At some point, you’ll have read hundreds of articles that end where they should begin. In an analysis of 35 recent literature reviews on security implications of climate change, the authors point out-
A frequently voiced recommendation in reviews of the climate–conflict literature concerns a need for increasing methodological diversity and rigor. This research priority has multiple dimensions and, at the core, applies as much to the wider research field as to any individual study, given inherent complexities of combining diverse research methods and epistemologies within a single integrated analytical framework. Common calls include (1) application of mixed-methods research designs, (2) in-depth analysis of influential data points to trace the causal processes at play and to (3) triangulate and validate findings from the quantitative empirical literature, as well as (4) out-of-sample prediction to evaluate the generalizability of particular results and to explore long-term implications of alternative scenarios.
Calls for methodological diversity in the study of complex policy issues are a fixture to such an extent you have to wonder why new research doesn’t begin with that observation and follow through. Instead, the calls are a repeated finding to be dealt with whenever.
–One reason is that no such research could be funded for or undertaken by researchers as singletons. Not only would you need that imaginary of the interdisciplinary team with that long-term commitment, you’d need the funding of large foundations or government agencies that are worrying about other things.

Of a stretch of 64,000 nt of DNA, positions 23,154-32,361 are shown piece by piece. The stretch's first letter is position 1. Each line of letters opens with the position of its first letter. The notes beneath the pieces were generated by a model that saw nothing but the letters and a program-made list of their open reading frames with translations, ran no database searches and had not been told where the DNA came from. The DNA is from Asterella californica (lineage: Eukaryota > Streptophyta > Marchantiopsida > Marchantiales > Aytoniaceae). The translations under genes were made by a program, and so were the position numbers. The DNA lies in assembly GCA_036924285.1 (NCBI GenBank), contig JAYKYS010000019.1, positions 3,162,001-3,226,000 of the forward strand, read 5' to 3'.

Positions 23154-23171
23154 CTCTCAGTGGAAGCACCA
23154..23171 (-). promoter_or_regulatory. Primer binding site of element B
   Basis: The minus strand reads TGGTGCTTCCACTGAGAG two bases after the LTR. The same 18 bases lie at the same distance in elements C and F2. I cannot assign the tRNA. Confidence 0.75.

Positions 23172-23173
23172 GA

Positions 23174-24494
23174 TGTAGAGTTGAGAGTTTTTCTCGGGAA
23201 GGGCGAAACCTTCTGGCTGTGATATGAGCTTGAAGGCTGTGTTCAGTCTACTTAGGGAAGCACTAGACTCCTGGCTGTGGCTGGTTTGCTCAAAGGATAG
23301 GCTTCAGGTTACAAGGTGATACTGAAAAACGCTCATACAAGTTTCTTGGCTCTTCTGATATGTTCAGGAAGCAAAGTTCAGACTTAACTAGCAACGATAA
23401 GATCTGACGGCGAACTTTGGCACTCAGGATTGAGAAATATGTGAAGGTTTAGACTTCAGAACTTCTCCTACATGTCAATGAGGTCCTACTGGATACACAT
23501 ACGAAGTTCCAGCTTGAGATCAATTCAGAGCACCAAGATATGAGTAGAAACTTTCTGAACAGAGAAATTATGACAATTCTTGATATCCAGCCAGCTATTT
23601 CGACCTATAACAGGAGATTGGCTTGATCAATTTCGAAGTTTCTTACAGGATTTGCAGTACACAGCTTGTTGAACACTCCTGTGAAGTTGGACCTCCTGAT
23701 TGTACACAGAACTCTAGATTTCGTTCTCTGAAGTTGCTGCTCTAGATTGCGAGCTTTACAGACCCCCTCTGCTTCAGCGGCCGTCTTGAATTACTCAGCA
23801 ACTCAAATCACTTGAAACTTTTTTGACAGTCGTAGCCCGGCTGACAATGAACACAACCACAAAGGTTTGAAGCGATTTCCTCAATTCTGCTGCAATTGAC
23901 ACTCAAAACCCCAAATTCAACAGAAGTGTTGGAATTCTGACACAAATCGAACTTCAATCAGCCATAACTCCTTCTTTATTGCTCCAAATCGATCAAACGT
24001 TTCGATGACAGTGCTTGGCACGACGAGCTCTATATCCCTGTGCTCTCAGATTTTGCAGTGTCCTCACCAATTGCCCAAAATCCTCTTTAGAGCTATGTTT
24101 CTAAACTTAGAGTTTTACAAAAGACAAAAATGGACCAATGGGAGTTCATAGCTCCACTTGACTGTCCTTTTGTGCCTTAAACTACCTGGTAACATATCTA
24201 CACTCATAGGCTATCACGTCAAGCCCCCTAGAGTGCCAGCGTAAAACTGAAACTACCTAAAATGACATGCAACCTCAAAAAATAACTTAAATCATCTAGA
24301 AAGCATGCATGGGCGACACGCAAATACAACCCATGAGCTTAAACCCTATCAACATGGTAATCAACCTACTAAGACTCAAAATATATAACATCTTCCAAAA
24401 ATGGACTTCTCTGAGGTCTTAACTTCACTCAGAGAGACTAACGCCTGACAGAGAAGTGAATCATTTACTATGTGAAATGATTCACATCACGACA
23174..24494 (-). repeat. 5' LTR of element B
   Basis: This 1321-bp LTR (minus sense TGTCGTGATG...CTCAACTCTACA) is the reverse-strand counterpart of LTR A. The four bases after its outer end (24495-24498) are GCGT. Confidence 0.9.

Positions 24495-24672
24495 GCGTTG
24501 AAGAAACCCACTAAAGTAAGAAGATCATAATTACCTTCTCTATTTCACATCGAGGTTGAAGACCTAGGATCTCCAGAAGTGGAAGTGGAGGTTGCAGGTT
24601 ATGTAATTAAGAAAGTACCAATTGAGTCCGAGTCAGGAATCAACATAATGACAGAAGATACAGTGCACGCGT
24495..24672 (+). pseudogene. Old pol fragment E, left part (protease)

What could be more worrisome, you ask, than complex issues of climate change and conflict? Foundations and government agencies suspect, if not already know, that major research programs routinely identify more questions than answers. “It turns out we’re not even asking the right questions. . .,” so goes the key finding.
So, what’s the upshot? Are there useful things we can do now?
Experience tells us there are at least five upshots right in front of us but often not seen:
1. Don’t forget the big-five prism.
People’s perceptions of a complex policy problem vary by their: age, education, income/class, gender and race/ethnicity. Of course, the categories are socially constructed (e.g., some governments do not gather data by “race”). But they are meaningful precisely because of that. Other factors, like sexual orientation, language, or handicap are as important, if not more so, for contexts as differentiated as they are.
You can’t assume your audience and even other policy types appreciate the importance of these demographic filters.
2. The status quo is always an alternative, just as are better practices developed elsewhere and modified for the case at hand.
It’s too often said that “because the status quo is untenable, we must find an alternative.” Actually, “maintain the status quo” is among the alternatives to be evaluated.
The status quo is “business as usual,” not the “Do nothing” option. Under the status quo (e.g., the agency continues to do what it is already doing), one option is whether the activities already underway could achieve the ends sought, eventually. This is important because of that other probability–not just possibility–when implementation of new option leads to conditions worse than the status quo.
Also, it would be astonishing in a planet of 7.5+ billion persons that people elsewhere were not thinking about the complex issue in question or had already moved on to practices that deal with it or like issues.
In short, if you are searching for a radical alternative to the status quo, first satisfy yourself that there aren’t status quo’s already radicalized and modifiable for your purposes.